Just thinking about it makes me exhausted.  (or is that lingering sickness?) 

With guys, on the other hand, I feel almost none of that pressure.  As much as we talk about men and women being equal in this day and age, it's just not true when it comes to expectations within a social group.  Which I actually kind of like.  It means I can still be my natural competitive self when I want to be, but I no longer have to measure myself on the same scale when I don't want to.  The way I dress isn't as scrutinized; I don't feel guilty if I'm either talking a lot or not talking much in the conversation; I don't have to compare my life directly to theirs.  And all of this works on the flip side, too -- I don't feel the need to assess/judge my guy friends.

(And then on top of that, when I do go through the excruciating effort of going through all that just to hang out with some of my female friends, we end up talking about things that just do not interest me.  Yesterday I was subjected to a conversation about predicting who would be "cute pregnant" versus "bloated pregnant" if and when pregnancy comes.  I'm sorry, what?  I could not care less, especially as it seems that the cultural imperative is that each woman insist she'll be bloated, and everyone else say no she'll be cute.  With men, on the other hand, unless the conversation is car engines or NBA basketball, normally it's something that's nominally interesting to me. Maybe this is because conversation changes in mixed company (the pregnancy discussion doesn't come up if a man is in the group, unless he's incredibly gay and brought the conversation up, which is what happened yesterday), but it still means I'm not subjected to as many stupid conversations when I'm with guys.)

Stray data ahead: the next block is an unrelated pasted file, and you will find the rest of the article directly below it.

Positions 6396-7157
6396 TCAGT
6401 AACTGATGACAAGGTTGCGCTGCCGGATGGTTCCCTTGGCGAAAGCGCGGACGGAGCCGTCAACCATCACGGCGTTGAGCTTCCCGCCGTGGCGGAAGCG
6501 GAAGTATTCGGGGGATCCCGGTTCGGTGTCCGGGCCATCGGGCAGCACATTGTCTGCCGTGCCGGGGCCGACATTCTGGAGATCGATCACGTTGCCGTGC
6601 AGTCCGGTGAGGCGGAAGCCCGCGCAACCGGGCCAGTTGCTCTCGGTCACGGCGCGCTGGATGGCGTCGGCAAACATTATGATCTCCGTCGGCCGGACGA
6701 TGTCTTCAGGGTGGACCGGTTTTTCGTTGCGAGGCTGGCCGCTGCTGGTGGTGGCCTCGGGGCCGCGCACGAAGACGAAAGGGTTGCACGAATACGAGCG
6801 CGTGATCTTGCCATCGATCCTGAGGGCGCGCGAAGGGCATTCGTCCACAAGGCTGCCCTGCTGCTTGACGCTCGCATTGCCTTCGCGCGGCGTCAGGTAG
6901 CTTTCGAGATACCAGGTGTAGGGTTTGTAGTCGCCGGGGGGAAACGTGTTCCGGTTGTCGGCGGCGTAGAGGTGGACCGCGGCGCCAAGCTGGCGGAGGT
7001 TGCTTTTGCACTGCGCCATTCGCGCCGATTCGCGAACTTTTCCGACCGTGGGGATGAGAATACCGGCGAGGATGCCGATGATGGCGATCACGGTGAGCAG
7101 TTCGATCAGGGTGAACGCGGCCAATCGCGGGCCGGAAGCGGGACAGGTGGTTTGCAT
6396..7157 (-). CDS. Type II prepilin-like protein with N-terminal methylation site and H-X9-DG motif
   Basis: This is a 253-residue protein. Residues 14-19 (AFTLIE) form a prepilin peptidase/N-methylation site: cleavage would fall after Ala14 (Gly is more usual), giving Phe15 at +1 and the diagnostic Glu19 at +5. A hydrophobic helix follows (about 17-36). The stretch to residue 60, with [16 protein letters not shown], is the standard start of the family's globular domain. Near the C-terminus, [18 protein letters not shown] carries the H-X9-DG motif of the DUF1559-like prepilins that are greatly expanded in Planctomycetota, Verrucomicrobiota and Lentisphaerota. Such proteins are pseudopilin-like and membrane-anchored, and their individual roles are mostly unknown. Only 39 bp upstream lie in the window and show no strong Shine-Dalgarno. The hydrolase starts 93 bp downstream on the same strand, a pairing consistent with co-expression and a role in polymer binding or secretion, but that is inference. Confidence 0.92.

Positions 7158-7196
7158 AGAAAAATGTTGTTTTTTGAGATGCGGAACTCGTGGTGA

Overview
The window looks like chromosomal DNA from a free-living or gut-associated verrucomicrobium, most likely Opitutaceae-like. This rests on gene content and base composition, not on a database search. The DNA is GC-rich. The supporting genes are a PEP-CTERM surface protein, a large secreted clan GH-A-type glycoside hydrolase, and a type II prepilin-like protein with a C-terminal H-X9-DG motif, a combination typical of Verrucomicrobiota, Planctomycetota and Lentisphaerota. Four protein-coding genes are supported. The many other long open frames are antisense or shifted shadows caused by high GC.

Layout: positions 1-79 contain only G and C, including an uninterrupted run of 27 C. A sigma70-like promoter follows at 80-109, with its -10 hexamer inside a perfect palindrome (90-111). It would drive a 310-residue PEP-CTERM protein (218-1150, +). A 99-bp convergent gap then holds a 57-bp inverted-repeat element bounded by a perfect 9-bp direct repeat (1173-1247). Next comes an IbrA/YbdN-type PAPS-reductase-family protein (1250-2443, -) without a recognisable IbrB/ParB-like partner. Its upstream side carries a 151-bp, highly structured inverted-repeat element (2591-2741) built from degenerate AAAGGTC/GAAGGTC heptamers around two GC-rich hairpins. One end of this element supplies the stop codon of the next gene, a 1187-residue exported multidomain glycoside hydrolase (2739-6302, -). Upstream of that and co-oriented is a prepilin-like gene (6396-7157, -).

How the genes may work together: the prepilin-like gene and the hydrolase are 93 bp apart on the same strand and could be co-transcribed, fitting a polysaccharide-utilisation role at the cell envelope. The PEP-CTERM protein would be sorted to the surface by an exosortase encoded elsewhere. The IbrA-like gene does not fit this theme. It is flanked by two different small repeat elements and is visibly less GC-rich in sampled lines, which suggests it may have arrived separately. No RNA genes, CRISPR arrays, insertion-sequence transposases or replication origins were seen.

All of this is obviously oversimplified and overly harsh. It's not like these thoughts and competitive streaks completely overwhelm any moment I'm with women.  And I have women friends with whom I do not feel this judge-y behavior in either direction, but they are fewer and farther between than I would wish.  And of course all this self-conscious assessment still manifests around guys, just in a more tempered way.  But there it is: my latent misogyny based in my own competitive insecurities.

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February 14th, 2009

07:00 pm - Christmas Present Update
I've finally found the cord that connects my camera to my computer, so I've uploaded some photos of me using one of my Christmas presents. A couple months ago, my friend Leigh lent me a book called The Hairdo Handbook (1964).  Lots of drawings of how to fix your hair in various ways with rollers, in addition to the obvious information about cut and color.  Anyway, it fed Leigh and my mutual fascination with old etiquette and culture books, but it started a new interest: hair curlers.  I've never done anything to my except wash, brush, and cut it (in descending order of frequency), so this was my first experiment:

I had damp hair at night (took a shower a couple hours before going to bed).
me looking so 1950s

Top view (don't look at the mess on my floor)